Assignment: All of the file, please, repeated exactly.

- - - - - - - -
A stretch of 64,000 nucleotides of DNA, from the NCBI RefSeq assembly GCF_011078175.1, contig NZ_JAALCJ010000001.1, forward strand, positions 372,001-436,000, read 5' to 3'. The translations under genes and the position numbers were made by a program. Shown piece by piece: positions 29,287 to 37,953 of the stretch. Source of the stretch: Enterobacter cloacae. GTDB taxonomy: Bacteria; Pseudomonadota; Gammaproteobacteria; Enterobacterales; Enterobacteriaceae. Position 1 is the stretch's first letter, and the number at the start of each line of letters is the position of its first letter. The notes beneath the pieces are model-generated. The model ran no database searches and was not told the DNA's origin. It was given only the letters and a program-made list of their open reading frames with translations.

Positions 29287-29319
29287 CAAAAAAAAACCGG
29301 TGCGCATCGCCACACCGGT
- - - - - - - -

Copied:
A stretch of 64,000 nucleotides of DNA, from the NCBI RefSeq assembly GCF_011078175.1, contig NZ_JAALCJ010000001.1, forward strand, positions 372,001-436,000, read 5' to 3'. The translations under genes and the position numbers were made by a program. Shown piece by piece: positions 29,287 to 37,953 of the stretch. Source of the stretch: Enterobacter cloacae. GTDB taxonomy: Bacteria; Pseudomonadota; Gammaproteobacteria; Enterobacterales; Enterobacteriaceae. Position 1 is the stretch's first letter, and the number at the start of each line of letters is the position of its first letter. The notes beneath the pieces are model-generated. The model ran no database searches and was not told the DNA's origin. It was given only the letters and a program-made list of their open reading frames with translations.

Positions 29287-29319
29287 CAAAAAAAAACCGG
29301 TGCGCATCGCCACACCGGT